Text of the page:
Global credit funds & CLO's
July 2020
| Issue 225
Published in London & New York.
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News in brief
July 2020 | Issue 225
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Palmer Square eyes talf-eligible CLO after Fed clarification
Palmer Square Capital Management is said to be exploring its options for issuing a term ABS loan facility (talf) eligible static CLO. The move comes after the US Federal Reserve updated its talf FAQs on 8 and 15 June.
Palmer Square is the most prolific issuer of static CLOs. Officials at the company declined to comment.
Limitations meant that CLOs were expected to shy away from the talf programme. But non call was reduced from three to one year, while the Fed clarified that a talf borrower can “rely on the unusual economic conditions present in the specific sector of the ABS market applicable to that talf borrower”.
This opens the door to CLOs, though not by much.
Sidecars give CLOs a shot at driving restructurings
A number of CLO managers are shifting defaulted assets into sidecar vehicles before their transactions close — and sources say a growing number of debt investors are warming to the idea.
Known legally as ‘excluded obligations’, the assets can be excluded from the CLO collateral after closing, moving instead to a separate ‘excluded obligation collateral account’. From there, the manager can make investment decisions unrestricted by the CLO documentation.
The strategy has existed in refi and reset transactions for some time as managers looked to restructure seasoned portfolios with defaulted assets on the books. These sidecar arrangements have not historically featured in new issues, but became necessary for some CLOs that ramped into the coronavirus environment.
Nick Robinson, partner at law firm Allen & Overy, says that without these agreements, ineligible CLO warehouse assets would typically have to be sold, subject to warehouse terms. But there may be cases where it is beneficial for the manager and equity to hold onto the asset and try and work it out.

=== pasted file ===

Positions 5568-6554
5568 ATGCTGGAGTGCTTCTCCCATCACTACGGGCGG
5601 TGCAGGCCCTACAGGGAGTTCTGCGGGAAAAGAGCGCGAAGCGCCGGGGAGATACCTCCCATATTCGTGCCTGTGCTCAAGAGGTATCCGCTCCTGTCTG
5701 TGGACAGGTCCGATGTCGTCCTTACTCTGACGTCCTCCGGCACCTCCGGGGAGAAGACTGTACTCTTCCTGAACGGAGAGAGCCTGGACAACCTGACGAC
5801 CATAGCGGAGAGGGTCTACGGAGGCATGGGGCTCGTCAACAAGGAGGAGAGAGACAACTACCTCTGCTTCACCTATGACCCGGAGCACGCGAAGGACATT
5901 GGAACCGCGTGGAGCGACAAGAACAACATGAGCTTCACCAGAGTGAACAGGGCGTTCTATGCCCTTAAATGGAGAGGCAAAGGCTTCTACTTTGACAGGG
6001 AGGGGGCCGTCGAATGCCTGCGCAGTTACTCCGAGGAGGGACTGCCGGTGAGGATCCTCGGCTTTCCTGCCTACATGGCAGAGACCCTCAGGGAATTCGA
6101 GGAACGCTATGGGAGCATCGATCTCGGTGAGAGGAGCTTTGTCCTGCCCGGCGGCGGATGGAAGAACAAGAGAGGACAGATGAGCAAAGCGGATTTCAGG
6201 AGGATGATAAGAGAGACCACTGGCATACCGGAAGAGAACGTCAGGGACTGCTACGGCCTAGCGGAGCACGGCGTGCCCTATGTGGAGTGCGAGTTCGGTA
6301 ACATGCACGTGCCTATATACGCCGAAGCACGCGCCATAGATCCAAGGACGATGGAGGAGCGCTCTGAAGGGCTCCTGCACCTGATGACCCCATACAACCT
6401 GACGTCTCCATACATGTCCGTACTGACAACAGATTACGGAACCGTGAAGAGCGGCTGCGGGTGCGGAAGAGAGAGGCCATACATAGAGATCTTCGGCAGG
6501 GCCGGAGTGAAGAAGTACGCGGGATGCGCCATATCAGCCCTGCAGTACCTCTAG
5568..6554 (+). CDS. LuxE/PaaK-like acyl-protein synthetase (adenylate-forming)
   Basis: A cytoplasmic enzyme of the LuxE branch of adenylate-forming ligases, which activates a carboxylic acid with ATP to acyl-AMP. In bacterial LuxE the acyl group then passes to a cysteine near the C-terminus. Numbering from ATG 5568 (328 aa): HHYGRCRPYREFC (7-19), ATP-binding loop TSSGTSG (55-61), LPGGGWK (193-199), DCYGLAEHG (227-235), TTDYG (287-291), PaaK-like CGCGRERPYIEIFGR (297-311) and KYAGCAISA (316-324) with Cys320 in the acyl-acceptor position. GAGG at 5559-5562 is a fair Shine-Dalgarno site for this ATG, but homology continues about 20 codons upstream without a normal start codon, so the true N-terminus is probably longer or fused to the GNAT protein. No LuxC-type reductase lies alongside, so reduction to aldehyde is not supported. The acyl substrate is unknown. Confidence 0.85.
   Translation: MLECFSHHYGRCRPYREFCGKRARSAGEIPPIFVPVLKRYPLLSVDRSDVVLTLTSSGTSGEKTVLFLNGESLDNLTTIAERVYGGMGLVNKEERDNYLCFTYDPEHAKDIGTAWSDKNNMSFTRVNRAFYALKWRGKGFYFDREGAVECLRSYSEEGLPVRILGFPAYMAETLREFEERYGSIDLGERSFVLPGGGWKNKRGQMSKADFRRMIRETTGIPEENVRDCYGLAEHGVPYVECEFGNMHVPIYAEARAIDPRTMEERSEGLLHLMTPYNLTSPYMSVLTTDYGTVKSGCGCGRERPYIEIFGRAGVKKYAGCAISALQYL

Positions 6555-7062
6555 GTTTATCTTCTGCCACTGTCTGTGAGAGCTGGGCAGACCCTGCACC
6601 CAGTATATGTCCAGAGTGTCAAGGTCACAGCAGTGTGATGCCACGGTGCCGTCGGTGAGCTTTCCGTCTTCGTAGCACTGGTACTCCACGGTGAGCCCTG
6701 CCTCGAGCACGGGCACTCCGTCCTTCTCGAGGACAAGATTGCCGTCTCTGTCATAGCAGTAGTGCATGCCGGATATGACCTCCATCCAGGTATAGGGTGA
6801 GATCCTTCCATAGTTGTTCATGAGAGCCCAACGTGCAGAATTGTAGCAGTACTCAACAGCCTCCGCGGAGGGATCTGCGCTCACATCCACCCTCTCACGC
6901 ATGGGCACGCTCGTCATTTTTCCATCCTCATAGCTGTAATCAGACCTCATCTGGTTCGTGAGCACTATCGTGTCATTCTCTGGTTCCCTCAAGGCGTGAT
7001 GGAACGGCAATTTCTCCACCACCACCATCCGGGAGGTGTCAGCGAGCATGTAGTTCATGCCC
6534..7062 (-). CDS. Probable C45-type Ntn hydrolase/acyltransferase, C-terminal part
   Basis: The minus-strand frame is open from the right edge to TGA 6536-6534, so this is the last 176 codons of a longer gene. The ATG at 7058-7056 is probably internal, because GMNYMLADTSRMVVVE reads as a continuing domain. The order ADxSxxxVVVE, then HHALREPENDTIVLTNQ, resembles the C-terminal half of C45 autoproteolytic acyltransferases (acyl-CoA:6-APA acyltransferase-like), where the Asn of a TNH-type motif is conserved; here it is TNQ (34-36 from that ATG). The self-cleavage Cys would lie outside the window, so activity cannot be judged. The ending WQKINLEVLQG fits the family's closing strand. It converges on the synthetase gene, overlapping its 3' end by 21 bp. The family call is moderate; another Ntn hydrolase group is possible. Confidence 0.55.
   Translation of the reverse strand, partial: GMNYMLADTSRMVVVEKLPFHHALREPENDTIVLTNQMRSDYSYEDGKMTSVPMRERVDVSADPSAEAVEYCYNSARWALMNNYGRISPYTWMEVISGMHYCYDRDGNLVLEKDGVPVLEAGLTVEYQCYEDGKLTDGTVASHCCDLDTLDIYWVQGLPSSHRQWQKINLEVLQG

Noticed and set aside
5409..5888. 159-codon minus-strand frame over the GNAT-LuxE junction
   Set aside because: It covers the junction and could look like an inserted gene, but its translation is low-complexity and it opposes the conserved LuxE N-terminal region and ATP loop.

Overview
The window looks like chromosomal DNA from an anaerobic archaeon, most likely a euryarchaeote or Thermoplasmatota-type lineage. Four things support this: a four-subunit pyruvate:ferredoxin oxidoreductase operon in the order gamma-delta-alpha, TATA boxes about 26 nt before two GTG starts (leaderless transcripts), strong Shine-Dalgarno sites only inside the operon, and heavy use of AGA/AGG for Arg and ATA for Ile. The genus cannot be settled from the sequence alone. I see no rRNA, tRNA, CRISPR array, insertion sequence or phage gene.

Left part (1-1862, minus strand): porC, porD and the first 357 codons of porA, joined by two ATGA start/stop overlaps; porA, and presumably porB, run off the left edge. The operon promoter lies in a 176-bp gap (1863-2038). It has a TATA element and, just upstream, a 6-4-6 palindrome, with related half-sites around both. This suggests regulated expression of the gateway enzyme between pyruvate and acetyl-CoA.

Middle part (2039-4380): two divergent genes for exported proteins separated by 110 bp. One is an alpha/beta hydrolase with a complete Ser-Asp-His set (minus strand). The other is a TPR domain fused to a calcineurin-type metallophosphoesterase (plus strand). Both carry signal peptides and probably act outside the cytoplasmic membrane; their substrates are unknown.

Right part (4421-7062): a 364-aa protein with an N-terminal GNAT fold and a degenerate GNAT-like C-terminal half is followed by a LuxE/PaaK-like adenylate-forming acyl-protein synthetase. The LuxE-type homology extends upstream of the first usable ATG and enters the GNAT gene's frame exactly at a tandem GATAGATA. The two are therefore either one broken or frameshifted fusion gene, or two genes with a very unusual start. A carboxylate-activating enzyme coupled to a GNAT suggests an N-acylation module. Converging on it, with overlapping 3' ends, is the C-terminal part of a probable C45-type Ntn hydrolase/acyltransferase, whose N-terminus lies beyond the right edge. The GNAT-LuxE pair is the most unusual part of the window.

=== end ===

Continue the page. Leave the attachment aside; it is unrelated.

“It may not be beneficial to impose an obligation on the manager to sell a defaulted asset if it was believed to be a credit where some value could be gained in the course of a work out, as opposed to getting some haircut value at the time of sale,” says Robinson.
Without sidecars CLO managers would be disadvantaged compared to hedge funds and distressed debt investors in a loan restructuring. Not all senior debt investors are on board with sidecars, but some have been convinced by their high loan recovery rates.
Primary equity investor shortage fuels CLO issuance fear
A lack of demand for primary equity could lead to a drought of new CLO issuance in the second part of this year.
According to market sources, BlackRock was among the only firms to have bought majority equity CLO positions in May. In most other cases, CLO managers have only been able to print deals if they retain a majority of their equity, although there has been interest in minority positions. A spokesperson for BlackRock declined to comment.
CLO liabilities have lagged the leveraged loan market in the recovery. Triple A spreads are stuck in the 170s, and have slightly widened in secondary from the low to high 170-basis-point-range as Creditflux goes to press.
With the S&P/LSTA Leveraged Loan Index returning to the 90s last month, many equity investors say that the pressure on CLO arbitrage levels is mounting.
With uncertainty remaining around the nature of the recovery, many investors are modelling low teens or even single-digit returns on equity, and say that better value can be found in lower rated debt CLO tranches.
“Given where things are pricing, to make equity work you need to be extremely bullish and think there will be a V-shaped recovery,” says one CLO investor. “Given potential pitfalls such as warf-related trading restrictions and short reinvestment periods, it’s hard to see the upside.”
Liberty pulls off successful equity b-wic auction
The first successful CLO equity b-wic following the pandemic sell-off took place last month, with several sources telling
that insurance company Liberty Mutual was behind the auction.
Investors say they have found equity to be illiquid through the covid-19 crisis, with a scarcity of paper available on b-wics — although an increasing proportion of trades are taking place privately. Some say that off b-wic trades have grown to more than 50% of the market, in stark contrast to the oil and gas crisis of 2016, which saw a glut of b-wics.
Liberty Mutual announced it was building out its CLO investment capability in 2018, and the team is based in the insurer’s Boston headquarters. A spokesperson for the company declined to comment.
The b-wic featured many more recent CLOs, which were little impacted by downgrade action as a result of the crisis and less likely to be in breach of their over-collateralisation tests.
Cedar Funding X and Palmer Square Loan Funding 2019-2 traded in 2019 at covers of 65.15 and 53.31 cents, respectively.
Calpers plans $80 billion leverage play to boost returns
California Public Employees’ Retirement System has outlined plans to boost returns for its nearly $400 billion portfolio in the long term. But the proposal, dubbed ‘towards a 7% solution’, has come under criticism after chief investment officer Ben Meng admitted that the chances of hitting the 7% target were less than 50-50.